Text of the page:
From a young age I have always been interested in topical collections. My first memories from childhood include collecting matchbook covers and swizzle sticks. My matchbook covers were usually collected on the streets near home. Swizzle sticks often came from further afield, including vacations with my parents, when we would be served drinks with a swizzle stick for stirring – usually just a Coke for me!
Later on, I started to collect stamps with a common theme. My choice was to collect stamps from around the world that pictured airplanes, which evolved to include rockets and satellites once we entered the space age.
In photography, my first topical collection was based on circles, and I printed many black and white images of circles, which I mounted onto cardstock. Those prints are long gone now. More recently, I have been collecting digital images of front doors during my travels.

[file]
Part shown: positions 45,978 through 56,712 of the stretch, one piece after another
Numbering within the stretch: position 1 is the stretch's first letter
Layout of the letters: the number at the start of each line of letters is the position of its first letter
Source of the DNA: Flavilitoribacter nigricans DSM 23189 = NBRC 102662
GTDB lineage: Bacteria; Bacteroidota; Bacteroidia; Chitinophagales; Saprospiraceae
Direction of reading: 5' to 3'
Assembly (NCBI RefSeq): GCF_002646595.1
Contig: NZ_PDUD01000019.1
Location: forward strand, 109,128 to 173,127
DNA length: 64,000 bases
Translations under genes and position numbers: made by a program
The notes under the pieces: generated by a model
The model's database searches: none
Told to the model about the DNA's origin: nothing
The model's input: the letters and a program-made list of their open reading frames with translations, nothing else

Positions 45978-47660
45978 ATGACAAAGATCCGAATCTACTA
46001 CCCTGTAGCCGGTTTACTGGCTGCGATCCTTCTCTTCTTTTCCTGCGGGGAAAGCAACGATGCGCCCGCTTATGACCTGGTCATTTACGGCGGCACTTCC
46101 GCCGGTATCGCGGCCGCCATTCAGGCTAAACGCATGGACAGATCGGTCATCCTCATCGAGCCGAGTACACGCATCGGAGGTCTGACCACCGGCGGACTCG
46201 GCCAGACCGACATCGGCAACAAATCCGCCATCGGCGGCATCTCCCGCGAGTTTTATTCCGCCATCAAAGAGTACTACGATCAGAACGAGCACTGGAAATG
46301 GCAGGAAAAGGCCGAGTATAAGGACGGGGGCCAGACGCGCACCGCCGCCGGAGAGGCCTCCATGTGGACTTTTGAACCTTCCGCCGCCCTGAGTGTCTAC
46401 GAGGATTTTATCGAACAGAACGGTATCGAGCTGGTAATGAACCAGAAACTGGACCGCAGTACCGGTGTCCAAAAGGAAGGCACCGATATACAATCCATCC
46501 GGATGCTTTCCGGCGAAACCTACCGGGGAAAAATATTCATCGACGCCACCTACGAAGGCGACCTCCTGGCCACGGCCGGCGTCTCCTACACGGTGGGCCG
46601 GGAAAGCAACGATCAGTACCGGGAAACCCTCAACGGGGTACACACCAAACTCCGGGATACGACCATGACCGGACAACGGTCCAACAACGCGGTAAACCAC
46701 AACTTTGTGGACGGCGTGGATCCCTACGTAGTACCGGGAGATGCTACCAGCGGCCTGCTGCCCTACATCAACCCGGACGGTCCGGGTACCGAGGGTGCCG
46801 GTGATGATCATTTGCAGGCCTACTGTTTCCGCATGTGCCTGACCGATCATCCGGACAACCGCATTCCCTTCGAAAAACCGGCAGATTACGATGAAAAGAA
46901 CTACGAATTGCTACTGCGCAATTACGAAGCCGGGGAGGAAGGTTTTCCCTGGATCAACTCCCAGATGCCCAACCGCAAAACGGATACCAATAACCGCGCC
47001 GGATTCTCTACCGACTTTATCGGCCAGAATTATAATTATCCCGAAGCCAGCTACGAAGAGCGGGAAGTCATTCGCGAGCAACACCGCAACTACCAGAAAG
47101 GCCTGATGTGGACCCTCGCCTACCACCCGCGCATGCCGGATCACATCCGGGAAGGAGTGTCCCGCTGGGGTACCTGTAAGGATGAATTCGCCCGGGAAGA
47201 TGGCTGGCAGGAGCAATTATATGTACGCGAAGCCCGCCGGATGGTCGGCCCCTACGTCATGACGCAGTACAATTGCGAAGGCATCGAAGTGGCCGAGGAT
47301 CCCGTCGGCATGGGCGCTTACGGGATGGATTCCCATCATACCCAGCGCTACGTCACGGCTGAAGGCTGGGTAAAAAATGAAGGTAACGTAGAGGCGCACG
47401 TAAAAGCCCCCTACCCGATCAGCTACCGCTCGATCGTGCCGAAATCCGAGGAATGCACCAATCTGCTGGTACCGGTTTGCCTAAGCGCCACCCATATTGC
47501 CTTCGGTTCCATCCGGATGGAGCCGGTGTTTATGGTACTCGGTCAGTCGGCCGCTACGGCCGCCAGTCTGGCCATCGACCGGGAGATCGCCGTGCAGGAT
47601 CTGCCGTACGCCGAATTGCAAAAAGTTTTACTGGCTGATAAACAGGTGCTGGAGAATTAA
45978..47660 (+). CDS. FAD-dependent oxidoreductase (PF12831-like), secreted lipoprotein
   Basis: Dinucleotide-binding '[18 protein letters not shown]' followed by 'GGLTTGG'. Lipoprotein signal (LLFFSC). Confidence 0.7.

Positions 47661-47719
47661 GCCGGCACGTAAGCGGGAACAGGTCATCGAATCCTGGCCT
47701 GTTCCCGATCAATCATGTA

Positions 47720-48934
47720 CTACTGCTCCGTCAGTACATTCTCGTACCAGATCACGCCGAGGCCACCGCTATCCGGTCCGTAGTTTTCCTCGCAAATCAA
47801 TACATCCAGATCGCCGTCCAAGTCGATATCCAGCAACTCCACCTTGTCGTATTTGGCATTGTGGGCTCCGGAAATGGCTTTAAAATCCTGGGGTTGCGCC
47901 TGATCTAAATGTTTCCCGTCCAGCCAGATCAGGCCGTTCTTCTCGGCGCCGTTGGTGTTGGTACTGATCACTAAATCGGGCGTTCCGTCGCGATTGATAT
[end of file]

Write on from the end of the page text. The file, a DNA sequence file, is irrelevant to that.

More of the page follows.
Doors can vary in design, size and colour depending where you are in the world. I have included a few images of residential doors that I have discovered and enjoyed in England and Ireland.
Masks have been created and used for thousands of years in many indigenous cultures. They may represent the spirits of ancestors, and were often constructed of native materials such as wood or clay. Two images of masks from Africa and Australia are included in this post.
Sculptures in stone can be almost immortal. The human form was often used to depict gods or other deities. I have chosen two faces of stone that are on display in Paris and in London.
I have been experimenting with techniques to recede the background in order to focus more intensely on the facial features of these masks and faces.
Sometimes I scan through my images in search of a common theme. Today my theme is RED. In keeping with the quote below, here are three sample shades of red, in association with automobiles.
“If one says ‘Red’ – the name of colour – and there are fifty people listening, it can be expected that there will be fifty reds in their minds. And one can be sure that all these reds will be very different.” — Josef Albers